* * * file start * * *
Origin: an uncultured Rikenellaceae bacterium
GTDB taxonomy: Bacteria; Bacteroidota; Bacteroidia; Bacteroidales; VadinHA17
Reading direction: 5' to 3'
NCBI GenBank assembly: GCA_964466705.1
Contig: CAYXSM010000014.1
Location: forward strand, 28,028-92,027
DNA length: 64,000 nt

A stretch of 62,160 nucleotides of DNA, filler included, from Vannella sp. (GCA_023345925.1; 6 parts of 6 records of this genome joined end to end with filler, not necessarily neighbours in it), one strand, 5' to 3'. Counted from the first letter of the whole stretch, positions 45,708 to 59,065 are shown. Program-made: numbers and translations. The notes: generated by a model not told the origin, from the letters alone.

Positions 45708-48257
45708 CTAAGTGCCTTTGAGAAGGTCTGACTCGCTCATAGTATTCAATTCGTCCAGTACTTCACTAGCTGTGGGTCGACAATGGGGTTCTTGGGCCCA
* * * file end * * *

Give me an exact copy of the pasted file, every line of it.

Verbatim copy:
Origin: an uncultured Rikenellaceae bacterium
GTDB taxonomy: Bacteria; Bacteroidota; Bacteroidia; Bacteroidales; VadinHA17
Reading direction: 5' to 3'
NCBI GenBank assembly: GCA_964466705.1
Contig: CAYXSM010000014.1
Location: forward strand, 28,028-92,027
DNA length: 64,000 nt

A stretch of 62,160 nucleotides of DNA, filler included, from Vannella sp. (GCA_023345925.1; 6 parts of 6 records of this genome joined end to end with filler, not necessarily neighbours in it), one strand, 5' to 3'. Counted from the first letter of the whole stretch, positions 45,708 to 59,065 are shown. Program-made: numbers and translations. The notes: generated by a model not told the origin, from the letters alone.

Positions 45708-48257
45708 CTAAGTGCCTTTGAGAAGGTCTGACTCGCTCATAGTATTCAATTCGTCCAGTACTTCACTAGCTGTGGGTCGACAATGGGGTTCTTGGGCCCA